Fresenius Nudges Open Euro HY Gate
January 26, 2009
Healthcare provider Fresenius's much-anticipated dual tranche high yield bond-the first high yield deal to hit Europe since July 2007-has injected a dose of optimism into an otherwise browbeaten market.
The deal, which priced at a discount of 93 but quickly rose to trade at par in the secondary market, does not likely portend an instantaneous flood of new issues. But market participants believe it has, nonetheless, piqued the interest of a high yield market that has been ready and able to go for some time now, and would quite happily buy high quality credits should bankers choose to bring them.
Leveraged Finance News spoke to a sellside player and a buysider to get their take on the Fresenius deal and the prospects for a resurgence in the European high yield market in 2009. We spoke with Eric Capp, global head of leveraged capital markets at RBS, London, which led Fresenius, joined by BNP Paribas, Credit Suisse and Deutsche Bank. And we chatted with Chris Brils, head of high yield at Pall Mall Investment Management, London. Brils and his team manage the Pall Mall High Yield Europe Plus fund.
LFN: Fresenius is the first high yield bond to price in Europe in 18 months. Why did you choose to bring this issue to market now?
Capp: The market had a difficult time last year as investors sold risky assets. Late last year and in the very beginning of this year, we saw some inflows into high yield mutual funds in the U.S. and Europe, as investors viewed the market as cheap. Fresenius is almost the perfect credit from a high yield perspective: It is one of the highest quality corporate names in the noninvestment grade market; it's a solid double-B; it's a defensive health care company, and it's doing very well and growing. We knew there would be significant demand for this type of issue, both in the U.S. and in Europe.
Seems you were right. The issue apparently was snapped up by investors and did very well on the secondary. Given the current circumstances, do you think pricing was decent?
Capp: Fresenius's euro bonds have historically traded very tight, so when the deal was announced, the price widened and investors did demand a significant new issue premium to do the deal. The post-pricing rally was very high by historical standards, but you would have expected some of that given the nature of the market.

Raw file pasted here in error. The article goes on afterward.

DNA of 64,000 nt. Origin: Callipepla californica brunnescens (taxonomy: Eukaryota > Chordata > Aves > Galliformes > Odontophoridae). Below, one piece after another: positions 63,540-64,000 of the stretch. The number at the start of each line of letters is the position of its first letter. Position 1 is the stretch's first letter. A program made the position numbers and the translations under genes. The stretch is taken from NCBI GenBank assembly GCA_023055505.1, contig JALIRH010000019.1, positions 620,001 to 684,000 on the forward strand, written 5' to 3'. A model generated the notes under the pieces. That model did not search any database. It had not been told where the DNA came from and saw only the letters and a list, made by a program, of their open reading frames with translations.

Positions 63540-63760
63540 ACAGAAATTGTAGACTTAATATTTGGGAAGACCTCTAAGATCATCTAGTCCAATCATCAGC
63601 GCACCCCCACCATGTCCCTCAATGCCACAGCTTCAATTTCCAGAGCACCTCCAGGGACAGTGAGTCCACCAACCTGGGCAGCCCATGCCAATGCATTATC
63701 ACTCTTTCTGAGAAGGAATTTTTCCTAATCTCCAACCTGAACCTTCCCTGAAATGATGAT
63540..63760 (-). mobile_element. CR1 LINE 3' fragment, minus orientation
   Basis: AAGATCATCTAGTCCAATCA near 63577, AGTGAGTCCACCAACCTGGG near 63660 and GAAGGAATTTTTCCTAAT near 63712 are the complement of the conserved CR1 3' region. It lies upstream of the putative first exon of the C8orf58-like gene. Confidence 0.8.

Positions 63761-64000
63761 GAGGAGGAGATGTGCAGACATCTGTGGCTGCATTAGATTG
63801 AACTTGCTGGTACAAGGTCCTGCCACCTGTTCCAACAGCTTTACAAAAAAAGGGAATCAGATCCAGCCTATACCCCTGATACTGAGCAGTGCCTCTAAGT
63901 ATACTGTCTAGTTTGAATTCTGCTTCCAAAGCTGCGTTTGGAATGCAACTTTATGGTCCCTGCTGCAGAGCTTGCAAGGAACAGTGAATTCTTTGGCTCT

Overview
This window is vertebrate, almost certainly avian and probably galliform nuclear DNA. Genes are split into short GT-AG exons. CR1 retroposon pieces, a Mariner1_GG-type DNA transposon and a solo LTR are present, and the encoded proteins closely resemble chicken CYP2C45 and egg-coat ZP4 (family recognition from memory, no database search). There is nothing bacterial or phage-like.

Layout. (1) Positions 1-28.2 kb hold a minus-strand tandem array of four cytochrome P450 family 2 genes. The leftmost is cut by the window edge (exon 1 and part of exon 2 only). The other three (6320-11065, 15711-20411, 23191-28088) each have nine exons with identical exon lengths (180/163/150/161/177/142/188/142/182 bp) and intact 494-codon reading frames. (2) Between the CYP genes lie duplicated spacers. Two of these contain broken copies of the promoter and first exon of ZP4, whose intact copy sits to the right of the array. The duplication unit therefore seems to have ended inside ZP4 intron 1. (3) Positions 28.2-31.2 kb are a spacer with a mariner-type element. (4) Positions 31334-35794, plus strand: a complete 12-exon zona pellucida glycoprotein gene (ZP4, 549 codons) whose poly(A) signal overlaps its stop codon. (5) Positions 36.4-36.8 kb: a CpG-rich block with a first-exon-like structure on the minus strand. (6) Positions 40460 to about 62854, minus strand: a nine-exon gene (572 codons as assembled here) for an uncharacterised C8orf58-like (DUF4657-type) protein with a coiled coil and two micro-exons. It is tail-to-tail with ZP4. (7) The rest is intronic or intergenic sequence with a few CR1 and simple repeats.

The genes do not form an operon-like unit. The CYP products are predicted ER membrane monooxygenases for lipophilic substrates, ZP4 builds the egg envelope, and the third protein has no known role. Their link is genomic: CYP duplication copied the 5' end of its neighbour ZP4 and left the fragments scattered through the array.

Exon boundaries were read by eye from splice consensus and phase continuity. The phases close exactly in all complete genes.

The high yield market has been waiting for ages for an issue. How does it compare to the leveraged loan market in terms of being ready and equipped to deal with new issuance? Are high yield investors in Europe in a better position than their loan counterparts?
Capp: High yield investors are currently in a better position than leveraged loan investors for new issues on a relative basis, although both asset classes performed poorly in 2008. The reason is that the technicals in the high yield market are slightly better with respect to capital inflows, and the existing capital is stickier. The investor base is predominantly institutional, and today tends to be composed of long-only, unlevered money. On the leveraged loan side, there were more than a few hedge funds that bought loans in total return swap (TRS) facilities, and banks own leveraged loans. The deleveraging of the loan market started with hedge funds and is now slowly spreading to banks. As a result, there has been more technical selling pressure in loans, which we believe is likely to continue.
What are high yield investors looking for in a deal at this stage?
Capp: At this stage in the credit cycle, investors are tending to favor higher-rated defensive companies in sectors like infrastructure, healthcare and cable/telecom. I think it is a bit early for cyclicals and single-B credits, generally. But that being said, high yield credits always have a story, although it would have to be very, very good for investors to move down the credit curve from double-B.
Do you think we'll see more high yield issues now that Fresenius has priced?
Capp: I hope so. There are positive trends, namely deleveraging by banks. As part of that process, banks will have less capital to invest in the loans of non-investment grade companies, and over time, that will push corporates into the bond market, where they can get non-amortizing, flexible long-term debt without maintenance covenants. Also, the likelihood of triple-B companies being downgraded as we go through the credit cycle is high, so there should be an increase in the number of potential issuers in the high yield market as well.
I understand Fresenius was popular and was snapped up.
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